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Things We Didn't See Coming by [Amsterdam, Steven]
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4.1 out of 5 stars 13 customer reviews

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Length: 210 pages Word Wise: Enabled Enhanced Typesetting: Enabled
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Editorial Reviews Review

Steven Amsterdam on Things We Didn't See Coming

The first story I wrote for Things We Didn’t See Coming, "The Theft That Got Me Here," was inspired by two news stories--one, the nasty partisan splay in recent elections and, two, a local interest piece, where an elderly couple who were about to lose their driver's licenses tried to drive away before getting caught. I set my story a little bit in the future and wrote from the perspective of a teenage boy, a budding criminal who is forced to take care of his slow-moving grandparents for the summer because his grandfather's license has been revoked. There’s a barricade between the city and the country, so he’s stuck on their dry treeless street. The day the story begins, his grandmother’s medication for Alzheimer’s kicks in and she is suddenly as sharp as she ever was. She wants to go for a drive in the country and she’s not accepting no. They make it out of the city, but nothing goes according to plan. Writing the last line of the story, I thought, there's more to this boy. I wanted to see what else he might do in his future. This time I chose a different scenario, where rich, terminal patients can indulge in adventure tourism. The narrator is their tour guide (and he's not so well himself). In the next one I wrote, he's riding a horse through a three-month downpour, clearing people out of their houses before a flood.

By separating each story by a few years, I was able to engage several of the things that are on my mind--dazzling technological advancements, societal shifts, food shortages, new medical treatments, and good old climate change. This freed me up from being caught in a particular groove (e.g., pandemic), and allowed for a variety of futures, which kept it from being your standard dystopian bummer. Although the landscape is always changing, the consistent element is the narrator growing up. The jumps in the story of his life let me leave gaps for the reader to fill in.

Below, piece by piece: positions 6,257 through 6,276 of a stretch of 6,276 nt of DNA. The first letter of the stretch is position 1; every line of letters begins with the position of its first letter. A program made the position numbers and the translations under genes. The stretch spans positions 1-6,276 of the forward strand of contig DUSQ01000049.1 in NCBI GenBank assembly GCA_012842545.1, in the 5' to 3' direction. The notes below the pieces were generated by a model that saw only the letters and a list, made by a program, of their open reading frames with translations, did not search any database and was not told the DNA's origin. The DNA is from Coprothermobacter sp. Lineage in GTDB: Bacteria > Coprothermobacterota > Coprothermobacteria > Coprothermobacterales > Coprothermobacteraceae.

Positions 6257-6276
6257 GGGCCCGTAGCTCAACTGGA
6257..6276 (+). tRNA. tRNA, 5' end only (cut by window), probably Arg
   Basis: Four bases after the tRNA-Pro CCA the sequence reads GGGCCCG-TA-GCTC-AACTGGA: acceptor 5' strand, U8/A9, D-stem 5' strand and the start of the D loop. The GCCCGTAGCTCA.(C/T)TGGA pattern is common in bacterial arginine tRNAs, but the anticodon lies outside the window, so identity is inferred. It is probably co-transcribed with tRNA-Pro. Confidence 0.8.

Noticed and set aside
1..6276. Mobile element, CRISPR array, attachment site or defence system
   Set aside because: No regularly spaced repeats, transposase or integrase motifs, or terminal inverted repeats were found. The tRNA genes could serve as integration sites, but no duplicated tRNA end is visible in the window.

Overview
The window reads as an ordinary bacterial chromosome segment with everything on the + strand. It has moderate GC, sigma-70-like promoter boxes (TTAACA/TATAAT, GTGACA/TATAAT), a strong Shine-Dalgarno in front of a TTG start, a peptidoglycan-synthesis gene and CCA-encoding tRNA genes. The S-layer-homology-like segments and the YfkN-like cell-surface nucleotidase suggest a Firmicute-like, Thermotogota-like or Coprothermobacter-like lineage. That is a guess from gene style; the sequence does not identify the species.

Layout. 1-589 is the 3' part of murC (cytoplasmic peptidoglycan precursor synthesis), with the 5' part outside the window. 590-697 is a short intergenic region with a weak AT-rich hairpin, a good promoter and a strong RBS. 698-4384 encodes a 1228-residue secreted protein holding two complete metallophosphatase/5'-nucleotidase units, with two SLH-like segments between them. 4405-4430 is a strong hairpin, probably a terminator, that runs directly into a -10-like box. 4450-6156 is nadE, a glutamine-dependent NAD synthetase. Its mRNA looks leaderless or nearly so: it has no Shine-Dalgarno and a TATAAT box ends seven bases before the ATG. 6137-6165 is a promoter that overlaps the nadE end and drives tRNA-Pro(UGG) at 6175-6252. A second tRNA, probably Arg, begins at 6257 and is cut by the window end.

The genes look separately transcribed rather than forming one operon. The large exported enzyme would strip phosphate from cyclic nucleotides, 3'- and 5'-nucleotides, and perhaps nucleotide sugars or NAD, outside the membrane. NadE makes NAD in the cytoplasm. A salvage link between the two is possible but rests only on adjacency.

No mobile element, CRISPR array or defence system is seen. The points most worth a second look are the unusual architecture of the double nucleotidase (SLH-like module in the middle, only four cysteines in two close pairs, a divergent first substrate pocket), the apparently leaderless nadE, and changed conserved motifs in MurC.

When I got through most of the stories, I found myself thinking of my illustrious forebears. Remember Orwell’s vision of 1984? He was two decades early with his vision of security cameras everywhere, and even he wasn't dark enough to imagine an actor being elected as head of state. I realized that nothing works out, not even worst-case scenarios. I didn’t want anyone reading this book as my prediction. I wanted it to be thought of as variations on the theme, but spread out over the narrator’s life. This is why I wrote "What We Know Now," which comes first in the collection. I set it in the past, on the eve of this millennium, with the boy’s father frantic to get out of town before the grid goes down. Remember Y2K and how we were going to run out of power and food come January 1? Exactly.

So the stories grew from worries about the future, stray items in the news, and The Economist’s technology quarterly, which is unsurpassed for alarming and amazing facts about things to come. A few novels I was reading at the time also had an impact. Saramago’s Blindness, in particular, showed people cobbling meaning together in a time of change. His depiction of a familiar city, transformed, and his language, spare but emotional, gave me a certain freedom with creating new worlds. And other favorites sustained me--Nabokov and his obsessive powers of observation, James M. Cain and his tightly sprung twists, Shirley Jackson and her love of the weird, and Capote with his ear for language. I am grateful to them and just about everyone else. --Steven Amsterdam